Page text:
Industrial Materials and Methods - Materials - Make: 3D Printing (2014)

Make: 3D Printing (2014)

Part IV. Materials

Chapter 9. Industrial Materials and Methods

A materials guide for 3D printing services.

Stuart Deutsch

There has never been a better time to purchase a desktop 3D printer. Nonetheless, they are still too expensive for many users. If you can’t justify the cost of a personal printer, you may be able to access one at a local hackerspace, and there are many online 3D printing services to choose from, including Ponoko, Shapeways, and i.materialise. These companies use a variety of printing technologies to create physical objects from your digital designs and can print in many other materials besides extruded thermoplastic.

Composites and Ceramics

Powder bed and inkjet printers use inkjet-type print heads to deposit tiny droplets of liquid binder on top of a thin layer of powder. Once the build platform lowers, a roller spreads and compacts a fresh layer of powder across the surface. The final object is essentially a stack of powder layers finely glued together. Dyed binders can be used in certain machines to produce full-color display models (Figure 9-1). Treatment with super glue and UV protectants can improve model strength and reduce color fading.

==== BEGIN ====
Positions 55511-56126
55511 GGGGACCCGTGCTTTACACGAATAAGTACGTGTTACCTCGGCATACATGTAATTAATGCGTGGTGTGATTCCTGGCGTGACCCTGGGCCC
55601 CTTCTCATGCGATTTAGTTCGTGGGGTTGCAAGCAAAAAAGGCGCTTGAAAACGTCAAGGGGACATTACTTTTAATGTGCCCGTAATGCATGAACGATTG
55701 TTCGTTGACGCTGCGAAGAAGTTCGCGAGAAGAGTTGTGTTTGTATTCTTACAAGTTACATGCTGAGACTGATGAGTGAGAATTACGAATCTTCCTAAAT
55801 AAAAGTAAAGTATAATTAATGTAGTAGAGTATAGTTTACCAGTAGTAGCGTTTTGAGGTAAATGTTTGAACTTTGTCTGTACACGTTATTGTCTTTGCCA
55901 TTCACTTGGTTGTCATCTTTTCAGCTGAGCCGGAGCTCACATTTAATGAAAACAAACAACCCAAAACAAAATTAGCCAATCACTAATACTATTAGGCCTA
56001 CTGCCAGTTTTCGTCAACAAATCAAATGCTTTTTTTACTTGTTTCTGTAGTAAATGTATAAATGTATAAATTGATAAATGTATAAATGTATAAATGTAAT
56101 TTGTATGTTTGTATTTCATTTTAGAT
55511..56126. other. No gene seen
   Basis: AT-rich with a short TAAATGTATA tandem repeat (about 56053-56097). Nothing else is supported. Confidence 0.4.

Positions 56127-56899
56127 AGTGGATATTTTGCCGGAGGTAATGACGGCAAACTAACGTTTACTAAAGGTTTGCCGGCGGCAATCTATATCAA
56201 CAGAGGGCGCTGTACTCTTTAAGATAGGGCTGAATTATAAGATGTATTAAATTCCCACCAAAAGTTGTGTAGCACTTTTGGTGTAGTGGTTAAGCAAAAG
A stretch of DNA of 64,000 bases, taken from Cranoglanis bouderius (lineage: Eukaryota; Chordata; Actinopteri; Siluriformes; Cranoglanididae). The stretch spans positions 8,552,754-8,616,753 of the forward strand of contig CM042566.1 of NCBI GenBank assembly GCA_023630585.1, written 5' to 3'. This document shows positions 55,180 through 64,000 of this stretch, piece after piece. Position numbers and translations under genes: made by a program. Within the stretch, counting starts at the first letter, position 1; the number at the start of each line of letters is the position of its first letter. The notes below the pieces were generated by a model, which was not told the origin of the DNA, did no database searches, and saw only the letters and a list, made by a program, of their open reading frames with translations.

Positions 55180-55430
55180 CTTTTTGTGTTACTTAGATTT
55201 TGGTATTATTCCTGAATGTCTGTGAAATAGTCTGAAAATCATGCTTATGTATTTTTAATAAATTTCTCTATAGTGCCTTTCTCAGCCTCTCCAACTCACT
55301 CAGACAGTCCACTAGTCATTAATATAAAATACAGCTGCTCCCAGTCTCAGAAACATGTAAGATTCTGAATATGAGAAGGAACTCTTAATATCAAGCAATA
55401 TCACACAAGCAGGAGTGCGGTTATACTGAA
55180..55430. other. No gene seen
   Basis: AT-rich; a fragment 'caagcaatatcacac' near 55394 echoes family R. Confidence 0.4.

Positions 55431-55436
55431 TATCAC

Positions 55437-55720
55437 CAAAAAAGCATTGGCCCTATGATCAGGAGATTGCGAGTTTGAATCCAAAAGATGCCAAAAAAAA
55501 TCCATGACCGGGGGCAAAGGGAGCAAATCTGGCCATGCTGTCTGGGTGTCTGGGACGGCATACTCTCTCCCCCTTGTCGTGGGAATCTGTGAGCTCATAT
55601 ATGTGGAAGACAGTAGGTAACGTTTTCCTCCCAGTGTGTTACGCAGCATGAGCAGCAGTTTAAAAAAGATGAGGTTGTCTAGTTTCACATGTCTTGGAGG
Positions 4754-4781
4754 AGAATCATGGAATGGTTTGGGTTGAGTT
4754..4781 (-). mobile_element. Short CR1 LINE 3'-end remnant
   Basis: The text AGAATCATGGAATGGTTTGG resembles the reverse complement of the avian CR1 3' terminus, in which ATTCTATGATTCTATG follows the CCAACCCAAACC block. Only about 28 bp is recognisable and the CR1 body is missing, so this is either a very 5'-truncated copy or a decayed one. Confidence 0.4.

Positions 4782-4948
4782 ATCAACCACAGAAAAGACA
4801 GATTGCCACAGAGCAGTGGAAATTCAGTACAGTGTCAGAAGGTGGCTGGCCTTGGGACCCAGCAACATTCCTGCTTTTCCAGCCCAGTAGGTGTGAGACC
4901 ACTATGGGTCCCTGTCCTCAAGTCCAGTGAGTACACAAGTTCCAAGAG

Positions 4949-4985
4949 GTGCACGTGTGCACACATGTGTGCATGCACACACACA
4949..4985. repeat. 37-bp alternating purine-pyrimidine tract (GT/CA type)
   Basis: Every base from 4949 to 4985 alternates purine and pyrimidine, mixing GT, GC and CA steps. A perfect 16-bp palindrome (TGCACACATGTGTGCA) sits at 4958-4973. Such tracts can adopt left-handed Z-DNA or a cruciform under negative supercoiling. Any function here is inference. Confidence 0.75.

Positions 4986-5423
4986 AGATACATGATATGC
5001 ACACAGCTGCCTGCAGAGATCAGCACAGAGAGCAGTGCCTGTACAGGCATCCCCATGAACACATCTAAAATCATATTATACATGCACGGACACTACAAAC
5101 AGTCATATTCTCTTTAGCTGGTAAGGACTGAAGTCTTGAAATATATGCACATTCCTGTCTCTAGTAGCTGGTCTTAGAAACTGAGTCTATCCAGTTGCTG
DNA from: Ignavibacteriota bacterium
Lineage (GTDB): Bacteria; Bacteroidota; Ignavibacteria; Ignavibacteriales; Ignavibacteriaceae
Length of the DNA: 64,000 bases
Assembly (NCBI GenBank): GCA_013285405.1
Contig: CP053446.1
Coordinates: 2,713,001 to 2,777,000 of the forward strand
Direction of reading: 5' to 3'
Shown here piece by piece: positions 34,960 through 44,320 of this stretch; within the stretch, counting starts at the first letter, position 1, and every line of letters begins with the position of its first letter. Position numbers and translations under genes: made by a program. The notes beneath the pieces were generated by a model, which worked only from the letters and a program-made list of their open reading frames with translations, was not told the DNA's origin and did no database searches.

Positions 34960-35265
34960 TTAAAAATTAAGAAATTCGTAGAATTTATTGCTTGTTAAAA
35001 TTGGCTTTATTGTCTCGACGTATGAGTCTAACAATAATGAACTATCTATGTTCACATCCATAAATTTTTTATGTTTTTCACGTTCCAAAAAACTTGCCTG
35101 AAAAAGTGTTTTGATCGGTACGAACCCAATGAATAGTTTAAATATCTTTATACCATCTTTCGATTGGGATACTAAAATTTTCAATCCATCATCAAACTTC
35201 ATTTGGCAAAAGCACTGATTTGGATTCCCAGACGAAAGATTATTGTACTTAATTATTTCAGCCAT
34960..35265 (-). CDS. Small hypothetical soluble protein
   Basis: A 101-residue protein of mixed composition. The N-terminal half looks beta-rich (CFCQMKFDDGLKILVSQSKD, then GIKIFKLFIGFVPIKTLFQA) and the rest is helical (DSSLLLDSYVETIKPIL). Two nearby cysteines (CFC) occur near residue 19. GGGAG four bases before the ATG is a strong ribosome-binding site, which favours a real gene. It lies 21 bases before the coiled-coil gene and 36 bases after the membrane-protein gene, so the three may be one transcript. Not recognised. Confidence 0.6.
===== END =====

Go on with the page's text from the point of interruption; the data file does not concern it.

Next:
Bowie the Bunny in fine mineral power, with color binders, via power bed/inkjet process

Figure 9-1. Bowie the Bunny in fine mineral power, with color binders, via power bed/inkjet process

The powder bed/inkjet system can also be used to create food-safe ceramic models (Figure 9-2). The use of ceramic powder has become quite popular with online printers who now offer a rainbow of single-color options. After removal from the powder bed, raw ceramic parts undergo a series of heat treatments to dry, fire, and glaze the model, improving both strength and appearance.

Food-safe ceramic, via powder bed/inkjet process, followed by heat treatment

Figure 9-2. Food-safe ceramic, via powder bed/inkjet process, followed by heat treatment


Stereolithography (SLA)

Stereolithography is the original 3D printing process, in which a liquid plastic resin is selectively hardened by exposure to high-intensity light, often from a laser. After the laser has drawn a 2D path along the surface, the freshly polymerized model layer is lowered into the surrounding resin bath. The laser traces over the fresh surface, curing and joining the resin to the previous layer. SLA produces prints of exceptional smoothness.

Selective Laser Sintering (SLS)

Selective laser sintering uses a high-power laser to melt and fuse particles of very fine plastic powder, often nylon (Figure 9-3). The laser scans across a leveled and compacted powder surface, and when each layer is completed, the entire bed is lowered and fresh powder is spread on top. As the laser works its way across the new layer, molten powder particles in the top surface fuse to each other and to the layer below. The unfused powder acts as support material, so SLS fabrication works well for models that have thin sections, overhangs, or complex geometries.